The duo points out that there's plenty of give and take in writing the contract. They've agreed they will eventually live together; they live in separate homes now. When they do combine their households, neither Davis' children nor Estes' parents can come live with them. Family members can visit for up to two weeks, but no longer. The couple also has a provision for what they call "walk-outs": If an argument becomes too heated, one party is allowed to walk out--for up to an hour. That person has to say where he's going and when he'll be back.
So far, the couple say the contract is working for them. And though they've only been living under its constraints for four months, they're already planning to offer a course and book about the marriage alternative.
In their book proposal for Re/Destinations: Adults at a Crossroads, Davis and Estes write that baby boomers have "spent billions of dollars learning HOW TO [find the right person], attending retreats, workshops, fire walks, intensive encounter weekends, motivational speakers."
What boomers haven't done as well, the couple says, is find ways to hold those relationships together and minimize the risks if a break-up does occur.
The commitment contract course is slated to begin in August at a Dallas hotel, and will cost $149 per person for six hours of instruction and a workbook. The book deal, however, is still a dream. The couple have hired an agent, and claim they've elicited interest from some New York publishing companies.
It may seem more than a little strange to peddle advice on commitments when none of your own relationships has gone the distance. Estes and Davis, however, say their multiple divorces gave them a learned perspective.
"We like to think that because of the pain we've suffered through, that we can speak with the voice of experience," Estes says.
What the contract offers is "a formula for creating the relationship you have always wanted," according to the couple's book proposal.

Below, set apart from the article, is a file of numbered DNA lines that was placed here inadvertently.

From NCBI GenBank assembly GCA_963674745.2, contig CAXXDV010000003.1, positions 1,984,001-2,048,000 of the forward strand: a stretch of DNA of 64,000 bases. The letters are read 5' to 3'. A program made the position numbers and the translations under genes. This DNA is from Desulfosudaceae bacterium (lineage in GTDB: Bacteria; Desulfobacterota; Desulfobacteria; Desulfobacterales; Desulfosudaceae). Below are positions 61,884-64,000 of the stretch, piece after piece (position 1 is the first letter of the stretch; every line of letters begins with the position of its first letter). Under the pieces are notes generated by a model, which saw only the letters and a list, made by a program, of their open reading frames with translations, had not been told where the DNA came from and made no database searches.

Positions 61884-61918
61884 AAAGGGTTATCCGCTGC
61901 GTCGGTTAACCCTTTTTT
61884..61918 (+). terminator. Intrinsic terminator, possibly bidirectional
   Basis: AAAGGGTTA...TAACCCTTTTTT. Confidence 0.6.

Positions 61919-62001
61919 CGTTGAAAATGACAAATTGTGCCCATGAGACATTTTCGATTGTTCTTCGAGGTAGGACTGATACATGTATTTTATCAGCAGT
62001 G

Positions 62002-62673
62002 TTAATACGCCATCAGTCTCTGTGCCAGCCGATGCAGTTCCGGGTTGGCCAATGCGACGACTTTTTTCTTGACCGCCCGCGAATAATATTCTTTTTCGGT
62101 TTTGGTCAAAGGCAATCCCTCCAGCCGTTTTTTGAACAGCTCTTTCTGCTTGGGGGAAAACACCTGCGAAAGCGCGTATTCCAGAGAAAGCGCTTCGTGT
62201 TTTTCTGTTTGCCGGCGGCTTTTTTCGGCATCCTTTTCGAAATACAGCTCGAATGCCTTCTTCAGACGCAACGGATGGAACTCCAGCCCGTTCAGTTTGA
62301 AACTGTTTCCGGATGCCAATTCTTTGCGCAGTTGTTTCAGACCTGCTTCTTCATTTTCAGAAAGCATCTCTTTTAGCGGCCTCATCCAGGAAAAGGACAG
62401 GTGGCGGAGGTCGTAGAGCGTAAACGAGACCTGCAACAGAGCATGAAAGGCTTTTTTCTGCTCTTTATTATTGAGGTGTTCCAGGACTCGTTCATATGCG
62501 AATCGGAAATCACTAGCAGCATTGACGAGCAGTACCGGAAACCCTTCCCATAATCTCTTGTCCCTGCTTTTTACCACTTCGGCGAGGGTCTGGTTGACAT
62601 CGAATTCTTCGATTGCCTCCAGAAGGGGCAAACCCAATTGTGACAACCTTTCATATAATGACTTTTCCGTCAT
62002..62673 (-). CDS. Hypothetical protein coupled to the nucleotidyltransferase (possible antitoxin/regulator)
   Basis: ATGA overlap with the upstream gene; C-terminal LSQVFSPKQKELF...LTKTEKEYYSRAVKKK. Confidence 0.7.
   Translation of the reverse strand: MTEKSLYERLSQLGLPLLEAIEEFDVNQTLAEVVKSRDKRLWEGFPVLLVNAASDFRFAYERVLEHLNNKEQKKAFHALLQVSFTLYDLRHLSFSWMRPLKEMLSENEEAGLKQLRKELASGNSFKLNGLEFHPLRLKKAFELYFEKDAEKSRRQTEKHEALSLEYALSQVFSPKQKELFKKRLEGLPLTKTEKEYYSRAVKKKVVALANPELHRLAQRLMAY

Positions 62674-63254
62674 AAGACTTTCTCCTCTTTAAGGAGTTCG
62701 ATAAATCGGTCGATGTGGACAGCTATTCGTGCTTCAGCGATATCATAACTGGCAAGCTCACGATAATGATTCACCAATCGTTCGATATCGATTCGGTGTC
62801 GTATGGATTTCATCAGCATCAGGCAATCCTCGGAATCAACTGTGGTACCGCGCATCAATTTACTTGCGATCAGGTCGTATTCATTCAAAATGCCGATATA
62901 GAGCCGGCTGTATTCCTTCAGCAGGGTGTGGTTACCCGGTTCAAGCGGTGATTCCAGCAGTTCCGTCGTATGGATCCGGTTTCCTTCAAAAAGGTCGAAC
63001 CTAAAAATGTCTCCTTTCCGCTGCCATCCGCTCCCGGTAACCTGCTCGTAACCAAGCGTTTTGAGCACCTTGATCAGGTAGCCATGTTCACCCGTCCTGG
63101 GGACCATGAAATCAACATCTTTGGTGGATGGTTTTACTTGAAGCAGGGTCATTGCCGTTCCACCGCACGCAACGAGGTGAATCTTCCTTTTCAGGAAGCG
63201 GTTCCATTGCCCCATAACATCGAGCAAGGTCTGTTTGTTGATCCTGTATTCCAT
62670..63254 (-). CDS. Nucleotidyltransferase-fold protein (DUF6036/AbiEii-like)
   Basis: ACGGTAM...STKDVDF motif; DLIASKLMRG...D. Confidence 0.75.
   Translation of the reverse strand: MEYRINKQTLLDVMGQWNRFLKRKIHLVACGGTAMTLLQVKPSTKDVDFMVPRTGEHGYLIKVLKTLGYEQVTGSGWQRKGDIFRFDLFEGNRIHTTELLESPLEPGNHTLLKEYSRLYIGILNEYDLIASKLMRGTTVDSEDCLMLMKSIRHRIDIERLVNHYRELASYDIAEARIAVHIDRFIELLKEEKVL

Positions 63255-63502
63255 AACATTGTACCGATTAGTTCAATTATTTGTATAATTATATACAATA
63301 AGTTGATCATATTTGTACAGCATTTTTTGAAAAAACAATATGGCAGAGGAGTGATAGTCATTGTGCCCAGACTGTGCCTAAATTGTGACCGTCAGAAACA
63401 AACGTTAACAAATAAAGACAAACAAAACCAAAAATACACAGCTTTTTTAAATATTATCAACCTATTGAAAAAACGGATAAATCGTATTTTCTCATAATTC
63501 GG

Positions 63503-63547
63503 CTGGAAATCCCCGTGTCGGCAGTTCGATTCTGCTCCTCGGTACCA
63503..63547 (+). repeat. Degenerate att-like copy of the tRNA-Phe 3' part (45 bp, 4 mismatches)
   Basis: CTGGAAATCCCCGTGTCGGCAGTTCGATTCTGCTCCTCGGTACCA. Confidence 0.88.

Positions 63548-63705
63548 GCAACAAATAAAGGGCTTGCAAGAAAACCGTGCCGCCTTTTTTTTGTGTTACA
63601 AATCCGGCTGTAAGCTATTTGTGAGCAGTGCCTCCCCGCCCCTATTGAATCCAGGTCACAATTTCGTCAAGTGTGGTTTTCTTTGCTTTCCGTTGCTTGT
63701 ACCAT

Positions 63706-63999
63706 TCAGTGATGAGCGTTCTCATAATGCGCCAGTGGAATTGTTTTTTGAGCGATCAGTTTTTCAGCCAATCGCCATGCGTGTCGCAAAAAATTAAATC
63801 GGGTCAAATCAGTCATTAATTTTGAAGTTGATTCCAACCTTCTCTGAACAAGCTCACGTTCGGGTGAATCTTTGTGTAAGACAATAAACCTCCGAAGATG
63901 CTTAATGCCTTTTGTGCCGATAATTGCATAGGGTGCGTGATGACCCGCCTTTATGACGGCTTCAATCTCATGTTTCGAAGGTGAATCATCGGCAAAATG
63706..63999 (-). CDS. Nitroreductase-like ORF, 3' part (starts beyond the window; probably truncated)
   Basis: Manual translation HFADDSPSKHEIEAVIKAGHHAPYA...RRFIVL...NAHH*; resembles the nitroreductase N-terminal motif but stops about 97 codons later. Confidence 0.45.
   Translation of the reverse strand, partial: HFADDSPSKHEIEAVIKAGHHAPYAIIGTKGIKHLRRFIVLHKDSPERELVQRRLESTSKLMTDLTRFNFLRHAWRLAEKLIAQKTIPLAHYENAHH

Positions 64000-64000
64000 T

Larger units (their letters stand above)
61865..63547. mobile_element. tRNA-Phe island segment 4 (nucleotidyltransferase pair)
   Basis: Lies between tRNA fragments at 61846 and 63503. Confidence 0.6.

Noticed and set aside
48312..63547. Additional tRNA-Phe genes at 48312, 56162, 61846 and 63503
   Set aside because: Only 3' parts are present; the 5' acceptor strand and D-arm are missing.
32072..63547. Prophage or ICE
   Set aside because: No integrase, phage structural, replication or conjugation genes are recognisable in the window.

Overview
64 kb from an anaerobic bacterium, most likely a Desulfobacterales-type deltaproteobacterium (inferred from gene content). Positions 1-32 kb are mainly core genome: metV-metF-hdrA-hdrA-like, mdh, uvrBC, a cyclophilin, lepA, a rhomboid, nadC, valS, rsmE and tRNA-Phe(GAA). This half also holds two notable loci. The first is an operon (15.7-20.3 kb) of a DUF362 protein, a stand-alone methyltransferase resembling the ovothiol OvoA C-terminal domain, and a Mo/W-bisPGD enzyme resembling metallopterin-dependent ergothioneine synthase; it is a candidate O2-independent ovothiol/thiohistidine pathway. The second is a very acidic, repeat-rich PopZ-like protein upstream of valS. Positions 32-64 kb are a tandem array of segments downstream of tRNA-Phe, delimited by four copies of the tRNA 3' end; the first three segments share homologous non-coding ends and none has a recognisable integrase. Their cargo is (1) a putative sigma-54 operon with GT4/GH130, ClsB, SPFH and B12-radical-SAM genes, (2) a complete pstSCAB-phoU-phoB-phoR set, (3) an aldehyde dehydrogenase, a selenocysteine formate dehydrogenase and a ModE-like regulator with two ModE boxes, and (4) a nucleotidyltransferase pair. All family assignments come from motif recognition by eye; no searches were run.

Davis and Estes don't offer many details about what happens if the contract is broken. It's a "living, working" document, Estes says. "You can negotiate," she adds. And after two years, if one partner decides to ditch the other, "You can go through a process to make it null and void."
Is such a contract enforceable? That's unclear. Larry Praeger, a Dallas attorney certified in family law, says the bigger question is whether the courts should be involved in such arrangements at all.
"Do you really want a judge to decide on how often you take someone to the opera or if you have sex three times a week?" he asks. "You're not going to make people better human beings through the legal system."
The skeptics about commitment contracts include Davis' three children. "My kids think I'm crazy," he says.
Davis and Estes are not new to the counseling business. Davis, a licensed counselor, has spent the last 15 years as a "business coach," a jaunty title for a psychotherapist who helps business people become more successful. Estes, a writer, produces seminars about creativity, including "The Artist's Way" and "Going Within for Answers." She also writes a weekly column on "creativity and personal transformation" for Today's Dallas Woman.
"The major difference between [the contract] and marriage is that marriage is very easy to get into and very difficult to get out of," Davis says. "We have sort of turned that around. Here there is always room for negotiation, where in a marriage you are locked together.
Get the This Week's Top Stories Newsletter
Every week we collect the latest news, music and arts stories — along with film and food reviews and the best things to do this week — so that you’ll never miss Observer's biggest stories.